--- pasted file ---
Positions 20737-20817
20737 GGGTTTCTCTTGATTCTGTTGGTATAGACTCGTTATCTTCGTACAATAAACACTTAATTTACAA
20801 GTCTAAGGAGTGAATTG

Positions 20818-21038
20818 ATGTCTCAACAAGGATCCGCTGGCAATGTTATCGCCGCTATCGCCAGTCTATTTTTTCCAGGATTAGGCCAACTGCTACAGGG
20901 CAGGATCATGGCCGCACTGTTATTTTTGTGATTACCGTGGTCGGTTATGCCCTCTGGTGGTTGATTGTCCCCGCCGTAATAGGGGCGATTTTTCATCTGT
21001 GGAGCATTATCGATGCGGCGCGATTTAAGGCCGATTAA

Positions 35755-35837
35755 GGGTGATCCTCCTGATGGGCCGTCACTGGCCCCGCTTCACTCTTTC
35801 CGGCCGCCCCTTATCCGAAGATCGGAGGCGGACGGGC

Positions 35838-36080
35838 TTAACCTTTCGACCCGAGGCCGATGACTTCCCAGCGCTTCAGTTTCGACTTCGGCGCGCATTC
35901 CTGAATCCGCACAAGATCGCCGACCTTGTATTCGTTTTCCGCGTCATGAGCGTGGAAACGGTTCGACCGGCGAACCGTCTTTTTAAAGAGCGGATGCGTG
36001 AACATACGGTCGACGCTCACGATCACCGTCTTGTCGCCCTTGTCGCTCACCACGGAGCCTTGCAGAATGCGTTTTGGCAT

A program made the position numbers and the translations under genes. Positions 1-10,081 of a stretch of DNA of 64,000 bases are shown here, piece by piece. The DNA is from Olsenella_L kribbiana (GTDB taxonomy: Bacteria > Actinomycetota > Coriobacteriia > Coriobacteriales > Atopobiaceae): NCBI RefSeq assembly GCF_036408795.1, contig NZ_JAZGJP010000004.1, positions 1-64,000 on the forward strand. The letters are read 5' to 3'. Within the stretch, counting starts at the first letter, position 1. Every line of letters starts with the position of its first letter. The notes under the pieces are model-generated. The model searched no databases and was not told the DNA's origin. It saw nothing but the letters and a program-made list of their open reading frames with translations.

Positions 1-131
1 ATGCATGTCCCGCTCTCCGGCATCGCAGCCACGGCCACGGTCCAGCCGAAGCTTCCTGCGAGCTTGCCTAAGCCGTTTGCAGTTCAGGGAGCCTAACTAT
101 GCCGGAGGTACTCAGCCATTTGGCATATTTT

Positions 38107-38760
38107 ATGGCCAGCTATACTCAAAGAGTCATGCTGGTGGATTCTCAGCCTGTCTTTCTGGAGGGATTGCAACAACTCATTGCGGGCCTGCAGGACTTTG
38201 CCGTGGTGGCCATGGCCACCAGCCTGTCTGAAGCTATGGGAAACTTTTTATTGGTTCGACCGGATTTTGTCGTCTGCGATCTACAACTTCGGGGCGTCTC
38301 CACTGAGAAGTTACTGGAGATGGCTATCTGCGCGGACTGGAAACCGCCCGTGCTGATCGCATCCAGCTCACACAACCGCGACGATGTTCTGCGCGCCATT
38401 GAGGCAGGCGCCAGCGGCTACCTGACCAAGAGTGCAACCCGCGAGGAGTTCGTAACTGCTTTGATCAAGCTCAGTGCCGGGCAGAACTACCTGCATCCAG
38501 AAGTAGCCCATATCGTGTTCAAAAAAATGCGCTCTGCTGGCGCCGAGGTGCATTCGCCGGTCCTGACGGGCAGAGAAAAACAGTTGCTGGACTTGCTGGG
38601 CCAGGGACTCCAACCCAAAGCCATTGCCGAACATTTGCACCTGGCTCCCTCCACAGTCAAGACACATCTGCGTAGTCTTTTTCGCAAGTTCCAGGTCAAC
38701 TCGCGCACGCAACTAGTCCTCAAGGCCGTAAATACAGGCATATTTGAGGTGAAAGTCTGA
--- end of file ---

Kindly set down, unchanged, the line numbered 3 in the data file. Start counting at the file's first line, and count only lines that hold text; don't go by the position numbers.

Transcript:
20801 GTCTAAGGAGTGAATTG